Stores of high quality hay will see out winter
The dry spell that allowed
conservation of some
excellent fodder at Cilgoed
broke just in time to avoid a
serious grazing problem.
Robert Davies reports
CEIRIOG Jones is delighted with the quality of the 300 big bales and 540 small bales of hay now in store, and he expects the 400 big bales of silage made will feed well.
"We were fortunate to be able to rent 15.3ha (38 acres) of extra grass. Conditions were near perfect and I cannot remember making such good hay. Hopefully, we now have enough fodder in store for the reduced number of stock we expect to winter."
The space available to store straw is also full with a mixture of 17t of big bales that cost £42/t and 11t of small bales that were delivered for £52/t. Another 40t will be required over the winter and he had hoped to forward buy for staggered delivery, as he did last year, but firming demand has made suppliers keen to operate a spot market.
Parts of the farm were beginning to burn up badly and with the planned reduction in stock numbers only partly achieved, grass was getting short. Fortunately, Mr Jones had already decided to keep most of this years lambs in store condition to finish in February and March.
The system worked well last year when he picked up a premium-earning contract with an abattoir supplying Marks & Spencer. While there is nothing on paper he has been told that the company is committed to marketing Welsh lamb early next year.
"While we are overstocked it makes sense to forget about finishing in the autumn, when markets are glutted, and keep lambs ticking over cheaply until October or November. The system gives us more marketing options."
If the M&S contract is offered he will have to supply lambs that classify R or better for conformation and 2 and 3L for fat cover. This was not a problem last winter. Meeting the 16-22kg weight specification will be even easier now that he has bought his first set of lamb scales.
The £355 investment follows the farms selection as one of three technology transfer units that will be monitored by the Meat and Livestock Commission as part of the EU-funded Welsh Sheep Strategy project. Eight local farmers have been asked to join a community group and will meet on the farm next month to look at all aspects of management.
Getting involved in the scheme has already brought the offer of a free foot rot vaccination programme. The condition is not particularly troublesome most seasons, but there has been an unusually high incidence scald this year and the footbath has been in regular use.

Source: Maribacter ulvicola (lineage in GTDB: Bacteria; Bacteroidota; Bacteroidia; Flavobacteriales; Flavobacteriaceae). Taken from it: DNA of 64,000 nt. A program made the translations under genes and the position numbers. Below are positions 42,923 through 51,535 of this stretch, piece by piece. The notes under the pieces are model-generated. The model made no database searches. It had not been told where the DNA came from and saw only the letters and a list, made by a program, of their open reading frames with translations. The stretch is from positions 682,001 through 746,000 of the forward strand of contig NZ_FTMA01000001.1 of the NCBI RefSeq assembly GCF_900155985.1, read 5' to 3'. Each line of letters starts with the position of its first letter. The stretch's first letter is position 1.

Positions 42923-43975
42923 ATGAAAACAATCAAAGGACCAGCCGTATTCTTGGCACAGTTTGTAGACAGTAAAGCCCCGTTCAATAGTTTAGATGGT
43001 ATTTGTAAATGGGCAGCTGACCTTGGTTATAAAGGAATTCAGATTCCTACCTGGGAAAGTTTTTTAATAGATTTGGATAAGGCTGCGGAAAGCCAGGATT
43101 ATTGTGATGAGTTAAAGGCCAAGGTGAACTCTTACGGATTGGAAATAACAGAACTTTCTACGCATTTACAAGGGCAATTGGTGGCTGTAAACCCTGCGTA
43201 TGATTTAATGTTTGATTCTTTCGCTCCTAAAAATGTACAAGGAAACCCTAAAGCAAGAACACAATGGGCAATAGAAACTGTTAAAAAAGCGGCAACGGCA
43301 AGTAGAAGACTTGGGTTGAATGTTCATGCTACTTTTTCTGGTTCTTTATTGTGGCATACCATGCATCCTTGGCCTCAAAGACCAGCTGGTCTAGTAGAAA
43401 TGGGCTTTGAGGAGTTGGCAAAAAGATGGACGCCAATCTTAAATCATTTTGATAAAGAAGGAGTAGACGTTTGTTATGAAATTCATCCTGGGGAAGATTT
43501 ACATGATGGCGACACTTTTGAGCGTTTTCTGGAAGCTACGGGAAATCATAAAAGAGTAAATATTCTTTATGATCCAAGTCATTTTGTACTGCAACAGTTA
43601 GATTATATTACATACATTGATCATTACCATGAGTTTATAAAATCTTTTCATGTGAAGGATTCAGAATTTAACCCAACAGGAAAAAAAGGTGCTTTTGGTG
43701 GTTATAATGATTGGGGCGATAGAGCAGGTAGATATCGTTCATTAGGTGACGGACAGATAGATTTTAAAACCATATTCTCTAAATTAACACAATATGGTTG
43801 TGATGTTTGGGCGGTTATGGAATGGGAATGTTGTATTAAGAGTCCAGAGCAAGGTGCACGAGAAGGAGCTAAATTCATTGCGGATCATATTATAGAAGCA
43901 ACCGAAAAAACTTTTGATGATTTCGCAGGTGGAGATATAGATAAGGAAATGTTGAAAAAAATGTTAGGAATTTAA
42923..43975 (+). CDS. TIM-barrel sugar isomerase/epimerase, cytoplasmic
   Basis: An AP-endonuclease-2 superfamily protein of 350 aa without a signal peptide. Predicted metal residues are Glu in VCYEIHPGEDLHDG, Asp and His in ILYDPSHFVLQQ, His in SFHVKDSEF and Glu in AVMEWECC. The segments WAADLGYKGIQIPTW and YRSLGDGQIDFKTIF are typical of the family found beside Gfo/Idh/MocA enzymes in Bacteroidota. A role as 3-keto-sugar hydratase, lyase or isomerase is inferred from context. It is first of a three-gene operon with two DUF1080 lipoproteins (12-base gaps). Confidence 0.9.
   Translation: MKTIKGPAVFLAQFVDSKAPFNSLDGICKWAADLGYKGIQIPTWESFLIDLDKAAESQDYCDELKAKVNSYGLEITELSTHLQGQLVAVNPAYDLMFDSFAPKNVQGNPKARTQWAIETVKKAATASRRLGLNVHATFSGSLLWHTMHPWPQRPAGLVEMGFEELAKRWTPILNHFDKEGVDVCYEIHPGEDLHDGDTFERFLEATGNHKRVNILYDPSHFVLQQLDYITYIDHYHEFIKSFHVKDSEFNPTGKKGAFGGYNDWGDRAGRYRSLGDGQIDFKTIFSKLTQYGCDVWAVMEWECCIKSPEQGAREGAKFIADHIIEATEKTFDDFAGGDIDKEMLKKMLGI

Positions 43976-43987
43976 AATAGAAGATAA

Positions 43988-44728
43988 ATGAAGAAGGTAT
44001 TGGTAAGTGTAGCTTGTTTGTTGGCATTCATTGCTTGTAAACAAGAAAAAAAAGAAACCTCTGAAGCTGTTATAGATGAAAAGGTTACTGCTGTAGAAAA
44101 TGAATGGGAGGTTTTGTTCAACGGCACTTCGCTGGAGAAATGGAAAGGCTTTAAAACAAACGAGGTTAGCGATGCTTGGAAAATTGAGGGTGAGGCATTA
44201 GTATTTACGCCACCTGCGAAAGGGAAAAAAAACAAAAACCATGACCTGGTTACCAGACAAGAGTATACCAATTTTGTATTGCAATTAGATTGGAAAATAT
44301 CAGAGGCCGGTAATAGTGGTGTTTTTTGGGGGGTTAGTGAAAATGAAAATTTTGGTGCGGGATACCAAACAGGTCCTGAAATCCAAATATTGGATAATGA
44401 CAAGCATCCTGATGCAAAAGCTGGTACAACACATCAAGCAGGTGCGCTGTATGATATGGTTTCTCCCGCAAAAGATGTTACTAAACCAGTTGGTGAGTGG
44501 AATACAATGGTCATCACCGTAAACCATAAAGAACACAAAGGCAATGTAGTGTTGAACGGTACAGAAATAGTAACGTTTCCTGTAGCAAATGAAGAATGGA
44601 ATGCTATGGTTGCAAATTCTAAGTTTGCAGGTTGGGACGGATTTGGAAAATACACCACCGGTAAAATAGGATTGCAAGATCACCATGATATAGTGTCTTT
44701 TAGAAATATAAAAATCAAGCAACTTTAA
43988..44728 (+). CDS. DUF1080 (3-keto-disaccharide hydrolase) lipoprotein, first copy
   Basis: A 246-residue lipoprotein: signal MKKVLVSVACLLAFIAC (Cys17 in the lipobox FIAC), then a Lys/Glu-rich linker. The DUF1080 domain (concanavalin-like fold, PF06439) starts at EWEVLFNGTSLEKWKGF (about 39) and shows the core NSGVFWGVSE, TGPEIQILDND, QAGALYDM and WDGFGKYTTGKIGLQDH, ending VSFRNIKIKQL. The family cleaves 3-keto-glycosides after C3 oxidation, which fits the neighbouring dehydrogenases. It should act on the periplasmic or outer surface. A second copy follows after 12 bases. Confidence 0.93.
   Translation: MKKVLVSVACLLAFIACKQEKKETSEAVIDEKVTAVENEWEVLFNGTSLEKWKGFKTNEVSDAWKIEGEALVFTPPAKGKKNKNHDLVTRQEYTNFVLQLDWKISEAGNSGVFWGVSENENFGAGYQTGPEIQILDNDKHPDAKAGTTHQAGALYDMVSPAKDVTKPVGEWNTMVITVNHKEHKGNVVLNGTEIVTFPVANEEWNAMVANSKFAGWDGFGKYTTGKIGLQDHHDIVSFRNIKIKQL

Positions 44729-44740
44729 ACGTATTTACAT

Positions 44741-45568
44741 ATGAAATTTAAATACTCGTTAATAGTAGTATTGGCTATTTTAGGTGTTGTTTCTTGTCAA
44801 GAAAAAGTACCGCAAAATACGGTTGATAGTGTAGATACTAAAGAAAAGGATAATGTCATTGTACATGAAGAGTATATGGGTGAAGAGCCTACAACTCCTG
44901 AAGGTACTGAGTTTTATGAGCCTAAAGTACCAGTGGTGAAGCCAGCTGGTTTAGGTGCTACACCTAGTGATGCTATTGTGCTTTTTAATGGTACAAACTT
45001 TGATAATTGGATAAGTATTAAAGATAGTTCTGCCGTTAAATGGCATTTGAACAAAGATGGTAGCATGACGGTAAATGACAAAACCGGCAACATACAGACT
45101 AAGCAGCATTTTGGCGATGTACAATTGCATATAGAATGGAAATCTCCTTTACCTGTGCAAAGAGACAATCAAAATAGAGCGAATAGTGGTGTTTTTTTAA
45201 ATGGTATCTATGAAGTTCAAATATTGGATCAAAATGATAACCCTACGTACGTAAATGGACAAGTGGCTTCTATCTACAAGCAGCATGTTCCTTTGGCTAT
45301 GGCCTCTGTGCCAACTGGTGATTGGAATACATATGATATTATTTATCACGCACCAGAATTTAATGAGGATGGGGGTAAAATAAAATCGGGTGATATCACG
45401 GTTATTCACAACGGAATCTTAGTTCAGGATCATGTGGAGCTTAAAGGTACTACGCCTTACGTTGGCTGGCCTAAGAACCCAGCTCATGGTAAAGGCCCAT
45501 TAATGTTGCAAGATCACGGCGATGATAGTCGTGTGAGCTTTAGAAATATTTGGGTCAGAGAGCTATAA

With summer holiday help from his children Charlotte and Clwyd, he has checked and condition scored all the ewes at weaning. Those carrying a little too much fat have been housed for a month and fed good quality straw.
The aim is to have rising condition into tupping. Housing relieves pressure on available grazing to ensure there is good grass for flushing the ewes. Other ewes will be allocated according to condition to fairly bare pasture or silage aftermaths.
These have been dressed with a 26:0:11 fertiliser and 15t of nitrogen has been applied to grazing areas that were looking rough.
Generally, the ewes and lambs are in good condition. The 32 selected for culling, including 15 fleshy younger sheep with udder problems, sold for a "pathetic" average of £7.50 a head after deductions.
"The cull ewe market is in chaos. It is almost impossible to give away some small hill ewes and the position seems certain to get worse as numbers at markets increase. It would help a lot if the MLC stopped collecting levy on killing ewes."
Mr Jones is worried that the poor cull ewe price and collapse of prime lamb returns will rebound on the autumn breeding ewe sales. He will sell 150 Beulahs and is preparing himself for a small cheque.
A hired Belgian Blue bull went lame so Mr Jones has invested in his own. The long-bodied, well-grown, five-year-old cost £840 at a local sale. That day at market, and judging Beulahs at two local shows, showed him just how depressed farming has become.
"I try to remain optimistic, but it is difficult when I look at prices and the frightening way my stock valuation has fallen over the past three years. Talking to others it seems that everyone is having to think twice about investing any money, which cannot be good for suppliers or farms.
He though the 70p/kg realised by 31 lambs that were ready at weaning three weeks ago was bad, but the market has continued to weaken.
"I am backing the proposed all-Wales red meat co-operative because it is a case that we pull together now or never. If everyone sticks together we can have the strength to deal with powerful supermarkets."
The continued improvement in the beef trade means the decision to buy 10 extra units of beef cow quota rather than reducing the herd to 50 cows should pay off. So, too, should the purchase of Saler bulls from a neighbour. These are putting on 2kg a head a day and should be ready by the end of October. *